I've recently started having a renewed interest in the ability to create some form of digital art, either through painting/drawing or 3D modeling, and I'm noticing something of a big problem with my approach to the whole thing: patience. I know these are difficult things in which I have no real experience to speak of, and I'm completely unfamiliar with the tools and as such have a difficult time with actually making my thoughts come to reality, yet despite this I notice myself getting very easily frustrated and basically giving up just after starting because the whole way to completion just feels so unfathomably large as to be impossible to overcome. It doesn't really help that even were I to have the experience and knowledge on how to use the tools, I'm not convinced I have the artistic skill to actually create something I would be satisfied with—though I suppose that might be something of a problem to most artists even, themselves being their biggest critics.
I'm also noticing how it's sabotaging me a bit at the moment with language learning, which I know is a process that takes a great deal of time due to having gone through it before, yet at the same time due to how slow progress inevitably feels while doing it my motivation is again somewhat waning. To be fair, in this regard at least it is not new, and it tends to wax and wane as time goes on and I notice either how slow progress feels or I notice some situation where I can make use of my newfound skills and thus reinvigorate my motivation.
I know that the right approach to deal with these things is probably to break up the problem into more manageable chunks, and learn those one at a time, always building on the foundation of the things that I have learned before; but when those things aren't directly enabling me to do something new that I want to do, it is really hard for me to have the patience of learning something I can't directly make use of or need. Perhaps another way would be to simply do as I have done many times with programming: starting with a clear goal, looking up how to do the pieces as I go along, and then ending up with some sort of amalgamation of different guides and approaches that I can refine once I'm further along and know better what I am doing and how.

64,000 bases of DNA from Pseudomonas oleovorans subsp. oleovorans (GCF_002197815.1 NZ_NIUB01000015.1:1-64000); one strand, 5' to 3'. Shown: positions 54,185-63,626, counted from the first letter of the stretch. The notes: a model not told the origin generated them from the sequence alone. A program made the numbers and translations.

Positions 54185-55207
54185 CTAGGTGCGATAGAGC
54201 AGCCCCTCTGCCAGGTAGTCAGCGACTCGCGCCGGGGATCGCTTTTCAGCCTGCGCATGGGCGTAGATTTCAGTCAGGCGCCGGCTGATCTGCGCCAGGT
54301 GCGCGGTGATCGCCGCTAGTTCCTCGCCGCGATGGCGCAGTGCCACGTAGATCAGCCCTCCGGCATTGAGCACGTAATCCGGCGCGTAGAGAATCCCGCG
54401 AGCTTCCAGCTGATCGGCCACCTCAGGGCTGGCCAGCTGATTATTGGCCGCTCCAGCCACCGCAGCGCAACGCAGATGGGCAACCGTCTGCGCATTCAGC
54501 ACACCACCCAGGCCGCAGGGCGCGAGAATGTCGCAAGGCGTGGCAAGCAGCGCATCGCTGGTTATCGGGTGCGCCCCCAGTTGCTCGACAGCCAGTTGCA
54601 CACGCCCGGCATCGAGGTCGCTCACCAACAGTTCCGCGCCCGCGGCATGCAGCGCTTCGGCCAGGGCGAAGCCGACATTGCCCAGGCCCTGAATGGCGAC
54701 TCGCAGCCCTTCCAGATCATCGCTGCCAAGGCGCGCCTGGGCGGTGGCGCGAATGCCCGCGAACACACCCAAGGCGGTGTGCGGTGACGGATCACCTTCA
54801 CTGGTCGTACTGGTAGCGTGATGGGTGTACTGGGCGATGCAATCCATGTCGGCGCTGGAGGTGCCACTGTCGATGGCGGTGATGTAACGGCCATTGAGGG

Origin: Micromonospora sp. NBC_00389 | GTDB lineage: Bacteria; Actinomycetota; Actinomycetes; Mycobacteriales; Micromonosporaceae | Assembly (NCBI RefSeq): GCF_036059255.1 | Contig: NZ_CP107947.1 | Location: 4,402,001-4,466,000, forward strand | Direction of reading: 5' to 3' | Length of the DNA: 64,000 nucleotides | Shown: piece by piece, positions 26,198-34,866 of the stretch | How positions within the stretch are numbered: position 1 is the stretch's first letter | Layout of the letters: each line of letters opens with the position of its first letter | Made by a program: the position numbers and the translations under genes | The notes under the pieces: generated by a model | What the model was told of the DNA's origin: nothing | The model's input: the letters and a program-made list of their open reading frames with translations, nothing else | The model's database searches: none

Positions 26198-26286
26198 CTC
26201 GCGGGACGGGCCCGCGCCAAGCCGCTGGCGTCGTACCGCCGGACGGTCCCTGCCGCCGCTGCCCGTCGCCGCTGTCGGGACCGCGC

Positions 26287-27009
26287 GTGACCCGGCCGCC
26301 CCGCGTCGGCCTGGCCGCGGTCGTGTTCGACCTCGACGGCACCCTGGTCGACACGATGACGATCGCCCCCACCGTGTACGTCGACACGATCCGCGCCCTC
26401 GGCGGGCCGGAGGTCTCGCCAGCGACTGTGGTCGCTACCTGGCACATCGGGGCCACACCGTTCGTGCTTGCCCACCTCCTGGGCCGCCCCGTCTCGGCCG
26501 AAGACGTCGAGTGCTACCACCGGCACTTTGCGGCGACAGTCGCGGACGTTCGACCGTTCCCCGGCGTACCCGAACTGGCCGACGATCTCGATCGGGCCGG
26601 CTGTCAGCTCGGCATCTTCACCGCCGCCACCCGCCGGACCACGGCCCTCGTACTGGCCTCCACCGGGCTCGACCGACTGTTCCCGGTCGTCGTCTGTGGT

Yet even with programming, even for things I already know how to do, I am finding it somewhat difficult to actually do them because while I can envision the end goal and the steps to get there, I am so focused on what I want it to be in the end that I'm not really interested in taking the road to get there. I know it's the journey and not the destination that matters, and once I manage to get started I do tend to enjoy the journey as well, but starting is just always so difficult. Perhaps, with programming at least, that is actually the problem, that while the journey is the part that I enjoy, because I already know so well the steps I need to take embarking on it doesn't feel so meaningful making it difficult to do so? If that is so, why then do I also have these difficulties when starting new things where I don't know all of the steps? Or perhaps I do, I just don't know how to actually do them even if I know what I want to achieve in theory, and that is what frustrates me.
This matter feels more nuanced than I thought when I started writing, and perhaps "patience" isn't the right word for all of this, but it did enable me to start this exploration, and maybe one day I will find ways to work around or along the ways my mind work to achieve the things I want to achieve. But for now, I think this is enough.